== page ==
Fiction | Issue 1 (April 2023)

Empire and Conquest

Victoria Leigh Bennett

We decided to arrive by plane (that was the word, plane, a word we had learned early on). This seemed the least likely to arouse the suspicions of the natives, for although some were simple land-dwellers not near any aquatic experience, unlike some of us they were familiar with planes. Those of us who required a vegetarian diet were a bit fussed, because closer to water we’d have had more growth for our needs (we’d learned that in at least one English vernacular, this was known casually as “more bang for our buck”). But as the more carnivorous and even omnivorous among us together outnumbered the vegetarians two to one, it was a thing pretty much decided. We could forage for food in the storage facilities in-country, if we could once obtain the entry codes or open the locks (this would present some difficulty, but we’d come prepared for difficulties).

All was a matter dim to me, as I am now relying less on my own memory than on the reports of others. I was still sucking at my mother’s teat and clinging nervously to her when we landed, so my awareness of events was conditioned by my own lack of development in society. But the trip was necessary. There were some among us, whom we had learned resembled figures known to the natives as “devils,” and as they were the descendants of some among us who had even practiced cannibalism against others of us smaller in size and more helpless, our move was very necessary. We needed a place to spread out and find shelter, food, and space for ourselves in all our variety, the source of all colonization that had ever been; though we were hoping to coexist with the natives, who seemed quite primitive, we also had plans to guide their development along in ways beneficial to us, perhaps, more than to them. We wanted to be benevolent overlords, but overlords we must be, for our own safety.

It was when we were flying close to the ground, not yet in sight of a runway, which was still a mile or two off, that we sighted something below us which outraged us against the native population and determined our landing roughly in a grassy field near a main structure, with bumps and small hillocks rocking and tilting our craft. It was that we saw, and clearly recognized the imprisonment, in cages of varying sizes, near each other but all outside in the weather with no indoor facilities visible, of several different members of our aligned groups. And they looked up stupidly at us as we bumped along the field, taking alarm at first, then as we slowed to a stop, resuming whatever empty prisoner activities they’d been pursuing.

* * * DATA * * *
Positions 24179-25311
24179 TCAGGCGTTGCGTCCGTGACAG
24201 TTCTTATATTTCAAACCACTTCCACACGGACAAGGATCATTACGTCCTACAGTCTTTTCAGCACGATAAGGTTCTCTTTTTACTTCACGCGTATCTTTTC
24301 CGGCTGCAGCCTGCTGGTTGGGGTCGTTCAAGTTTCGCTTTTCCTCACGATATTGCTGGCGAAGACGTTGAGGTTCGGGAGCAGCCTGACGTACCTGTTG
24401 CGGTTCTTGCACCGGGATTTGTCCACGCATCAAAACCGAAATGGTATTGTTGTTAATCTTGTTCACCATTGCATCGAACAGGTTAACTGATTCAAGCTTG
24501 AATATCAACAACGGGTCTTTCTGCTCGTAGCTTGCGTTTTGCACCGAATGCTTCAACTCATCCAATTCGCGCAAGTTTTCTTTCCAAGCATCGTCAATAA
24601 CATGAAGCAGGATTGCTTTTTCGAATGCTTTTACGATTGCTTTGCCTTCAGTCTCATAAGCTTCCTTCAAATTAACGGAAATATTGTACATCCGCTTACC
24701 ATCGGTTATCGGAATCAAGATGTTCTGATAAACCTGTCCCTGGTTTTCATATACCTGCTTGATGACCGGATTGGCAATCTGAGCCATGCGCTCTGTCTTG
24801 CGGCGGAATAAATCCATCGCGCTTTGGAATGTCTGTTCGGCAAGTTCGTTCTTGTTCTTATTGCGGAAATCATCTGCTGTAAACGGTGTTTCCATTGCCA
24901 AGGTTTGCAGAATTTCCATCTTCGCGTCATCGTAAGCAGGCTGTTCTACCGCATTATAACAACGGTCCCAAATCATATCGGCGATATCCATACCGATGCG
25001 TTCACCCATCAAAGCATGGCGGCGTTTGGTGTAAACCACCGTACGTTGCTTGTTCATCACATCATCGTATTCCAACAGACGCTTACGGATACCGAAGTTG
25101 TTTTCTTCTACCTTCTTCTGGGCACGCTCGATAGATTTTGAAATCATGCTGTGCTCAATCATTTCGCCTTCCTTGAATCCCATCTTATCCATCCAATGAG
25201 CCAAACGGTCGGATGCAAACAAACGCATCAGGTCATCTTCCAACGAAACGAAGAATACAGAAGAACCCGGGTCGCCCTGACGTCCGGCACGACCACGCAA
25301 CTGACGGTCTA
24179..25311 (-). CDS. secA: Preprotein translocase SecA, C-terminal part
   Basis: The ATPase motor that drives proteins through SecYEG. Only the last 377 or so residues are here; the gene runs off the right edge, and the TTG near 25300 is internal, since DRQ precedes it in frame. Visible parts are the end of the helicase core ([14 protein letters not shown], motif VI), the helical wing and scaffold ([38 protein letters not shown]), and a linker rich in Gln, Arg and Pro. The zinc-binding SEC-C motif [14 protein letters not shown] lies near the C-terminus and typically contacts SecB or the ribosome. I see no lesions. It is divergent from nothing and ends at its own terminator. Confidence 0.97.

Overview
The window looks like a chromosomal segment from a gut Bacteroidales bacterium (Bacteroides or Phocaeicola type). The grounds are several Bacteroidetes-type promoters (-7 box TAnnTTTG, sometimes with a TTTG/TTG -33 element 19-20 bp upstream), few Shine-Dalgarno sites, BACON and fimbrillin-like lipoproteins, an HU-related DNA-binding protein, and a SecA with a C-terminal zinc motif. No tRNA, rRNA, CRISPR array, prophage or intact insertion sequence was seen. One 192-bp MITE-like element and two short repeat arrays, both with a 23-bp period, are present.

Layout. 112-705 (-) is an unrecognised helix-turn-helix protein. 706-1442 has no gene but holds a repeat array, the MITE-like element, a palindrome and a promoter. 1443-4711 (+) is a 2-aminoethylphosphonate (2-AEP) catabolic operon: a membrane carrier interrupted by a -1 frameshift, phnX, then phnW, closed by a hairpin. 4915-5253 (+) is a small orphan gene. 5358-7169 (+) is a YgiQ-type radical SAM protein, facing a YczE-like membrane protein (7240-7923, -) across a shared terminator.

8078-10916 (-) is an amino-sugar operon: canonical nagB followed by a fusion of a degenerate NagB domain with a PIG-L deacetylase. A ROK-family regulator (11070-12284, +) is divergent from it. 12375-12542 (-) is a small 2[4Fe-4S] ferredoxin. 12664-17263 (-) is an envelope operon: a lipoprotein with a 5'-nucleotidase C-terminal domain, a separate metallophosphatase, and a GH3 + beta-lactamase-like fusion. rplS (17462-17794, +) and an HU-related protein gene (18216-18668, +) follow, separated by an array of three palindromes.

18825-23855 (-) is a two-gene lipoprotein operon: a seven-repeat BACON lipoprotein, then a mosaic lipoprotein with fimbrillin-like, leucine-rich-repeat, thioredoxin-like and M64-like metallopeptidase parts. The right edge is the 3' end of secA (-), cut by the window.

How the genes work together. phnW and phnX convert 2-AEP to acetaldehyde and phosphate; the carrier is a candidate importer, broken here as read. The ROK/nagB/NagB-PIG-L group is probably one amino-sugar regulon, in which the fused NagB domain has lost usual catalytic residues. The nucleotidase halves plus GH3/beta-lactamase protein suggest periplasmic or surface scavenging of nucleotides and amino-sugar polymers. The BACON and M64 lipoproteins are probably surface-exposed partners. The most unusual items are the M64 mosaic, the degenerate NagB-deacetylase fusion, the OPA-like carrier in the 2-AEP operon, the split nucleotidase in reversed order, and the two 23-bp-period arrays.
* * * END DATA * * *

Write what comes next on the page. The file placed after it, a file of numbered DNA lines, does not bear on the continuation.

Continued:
Tasmin, our pilot, whose strong forearms had guided our craft so successfully to this secondary destination, came out of the cabin in a huff and told us that we were to prepare for immediate confrontation. My mother tucked me into the carrying pouch a little deeper; she told me later this was the best thing she could think of.

Just as our huge and assorted group of individuals was preparing to disembark and assume battle formation, however, we saw a member of the native population running up to the plane’s steps, which Tasmin had let down. He had a firearm in his hand but borne loosely and in a careless though unthreatening manner. We heard him making odd sounds, apparently of greeting, and as my mother and the others adjusted their ears to the language, this was what they heard, and I tell it as she told it to me:

“Harroo, there, mates! Welcome to Australia! Do ye feel a bit parched? Would ye like a Foster’s?” And without pausing longer, he came vaulting up the plane’s steps and into the main cabin. That was when the “harrooing” stopped, as he looked around, taking in our great variety and registering total bewilderment; he paused, and called out more timorously than seemed his natural wont, “Where are you kippin’ up, me lads, and why are you transportin’ a whole bevy of different sorts of marsupials here, uncaged? You know we can’t safely unload them that ilk.”

I was told that it was then that Tasmin stepped up behind him and bit his head clean off. A bit gory, from my point of view as a vegetarian, but probably necessary. And that, my child, is how we came to be here.

Victoria Leigh Bennett, Ph.D., English/Theater. In-Print: Poems from the Northeast, 2021; OOP but on website: Scenes de la Vie Americaine (en Paris), 2022. From Fall 2021-Summer 2023, has published 39 times in: @HooghlyReview, @FeversOf, @press_roi, @LovesDiscretion, @TheUnconCourier, & 7 others. Coming: Oct: Fiction in @HooghlyReview, Nov: 4 poems, @Dreich25197318. 

Twitter: @vicklbennett & @PoetsonThursday